World TB Day, falling on March 24th each year, is designed to build public awareness that tuberculosis today remains an epidemic in much of the world, causing the deaths of nearly one-and-a-half million people each year, mostly in developing countries. It commemorates the day in 1882 when Dr Robert Koch astounded the scientific community by announcing that he had discovered the cause of tuberculosis, the TB bacillus. At the time of Koch's announcement in Berlin, TB was raging through the world, causing the death of one out of every seven people. Koch's discovery opened the way towards diagnosing and curing TB and the discovery won him the Nobel Prize in 1905.
Tuberculosis is a common infectious disease caused by bacteria called mycobacterium tuberculosis which affects the lungs. Main symptoms of TB are severe cough that lasts for three weeks or longer, bloody or discoloured sputum, night sweats, fever, fatigue and weakness, pain in the chest, loss of appetite, and pain during breathing or coughing.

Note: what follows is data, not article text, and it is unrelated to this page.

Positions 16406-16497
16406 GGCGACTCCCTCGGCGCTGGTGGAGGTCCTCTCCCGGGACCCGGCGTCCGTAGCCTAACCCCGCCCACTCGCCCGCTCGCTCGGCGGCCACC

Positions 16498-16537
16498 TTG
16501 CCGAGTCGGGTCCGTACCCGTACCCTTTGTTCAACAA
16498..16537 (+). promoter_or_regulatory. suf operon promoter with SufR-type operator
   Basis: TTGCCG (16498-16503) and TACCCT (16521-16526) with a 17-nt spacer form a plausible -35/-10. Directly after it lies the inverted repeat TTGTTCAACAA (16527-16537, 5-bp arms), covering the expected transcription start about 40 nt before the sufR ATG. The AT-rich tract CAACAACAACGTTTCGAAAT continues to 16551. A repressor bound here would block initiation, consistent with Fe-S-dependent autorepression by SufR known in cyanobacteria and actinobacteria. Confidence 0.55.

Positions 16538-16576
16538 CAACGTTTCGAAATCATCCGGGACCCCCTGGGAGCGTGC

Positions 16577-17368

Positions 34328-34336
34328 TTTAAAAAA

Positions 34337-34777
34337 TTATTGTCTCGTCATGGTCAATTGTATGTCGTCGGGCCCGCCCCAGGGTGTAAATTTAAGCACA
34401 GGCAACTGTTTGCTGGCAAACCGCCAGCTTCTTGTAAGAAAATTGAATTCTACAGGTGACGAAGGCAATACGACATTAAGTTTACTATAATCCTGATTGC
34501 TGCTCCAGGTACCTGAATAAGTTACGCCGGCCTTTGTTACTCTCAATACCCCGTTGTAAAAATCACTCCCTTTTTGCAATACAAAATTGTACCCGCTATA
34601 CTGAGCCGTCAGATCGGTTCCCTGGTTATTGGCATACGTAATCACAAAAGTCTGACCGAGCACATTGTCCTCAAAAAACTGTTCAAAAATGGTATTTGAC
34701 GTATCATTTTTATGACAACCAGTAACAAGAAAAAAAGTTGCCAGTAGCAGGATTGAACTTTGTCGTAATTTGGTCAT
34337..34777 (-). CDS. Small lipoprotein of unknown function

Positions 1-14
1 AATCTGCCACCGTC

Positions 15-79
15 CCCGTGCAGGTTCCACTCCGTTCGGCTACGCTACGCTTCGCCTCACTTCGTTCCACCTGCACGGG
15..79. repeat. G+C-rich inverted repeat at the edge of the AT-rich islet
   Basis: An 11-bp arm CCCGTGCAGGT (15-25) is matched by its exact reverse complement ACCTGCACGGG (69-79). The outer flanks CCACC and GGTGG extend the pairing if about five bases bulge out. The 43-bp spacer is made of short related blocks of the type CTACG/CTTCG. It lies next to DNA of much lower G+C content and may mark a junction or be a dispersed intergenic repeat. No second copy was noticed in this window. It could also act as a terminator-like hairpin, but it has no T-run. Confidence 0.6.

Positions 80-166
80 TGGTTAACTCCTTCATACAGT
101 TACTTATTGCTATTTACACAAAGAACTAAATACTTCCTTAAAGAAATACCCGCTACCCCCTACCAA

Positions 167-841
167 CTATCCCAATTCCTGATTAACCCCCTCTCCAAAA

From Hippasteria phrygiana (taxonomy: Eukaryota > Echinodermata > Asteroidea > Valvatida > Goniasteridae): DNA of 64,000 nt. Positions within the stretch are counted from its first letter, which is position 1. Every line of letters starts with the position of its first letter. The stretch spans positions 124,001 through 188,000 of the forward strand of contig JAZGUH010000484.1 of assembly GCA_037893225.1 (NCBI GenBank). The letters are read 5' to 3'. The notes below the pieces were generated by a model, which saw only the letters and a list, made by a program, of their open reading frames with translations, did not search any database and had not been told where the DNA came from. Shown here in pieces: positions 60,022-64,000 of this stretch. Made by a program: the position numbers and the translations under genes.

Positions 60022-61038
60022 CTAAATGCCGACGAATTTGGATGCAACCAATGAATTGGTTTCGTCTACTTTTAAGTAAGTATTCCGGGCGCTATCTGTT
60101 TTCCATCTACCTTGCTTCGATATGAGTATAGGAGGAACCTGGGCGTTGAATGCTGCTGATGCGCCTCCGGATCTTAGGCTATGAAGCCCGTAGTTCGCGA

India has the highest total number of TB cases worldwide partly due to poor disease management by the healthcare sector. TB can be prevented by vaccination and maintaining high levels of hygiene. Once infected, the patient should follow the medication regimen properly. By not doing so, there are chances of developing resistance to anti-TB drugs resulting in an aggressive form of TB.
To avoid getting an active TB infection:
Eat healthy and take care of your hygiene.
Do not spend long periods of time in stuffy, enclosed rooms with anyone who has active TB until that person has been treated for at least 2 weeks.
Use protective measures, such as face masks, if you work in a facility that cares for people who have untreated TB.
If you live with someone who has active TB, help and encourage the person to follow treatment instructions.
Do not neglect symptoms of TB. It can be easily tested and cured. Please study the attached posters.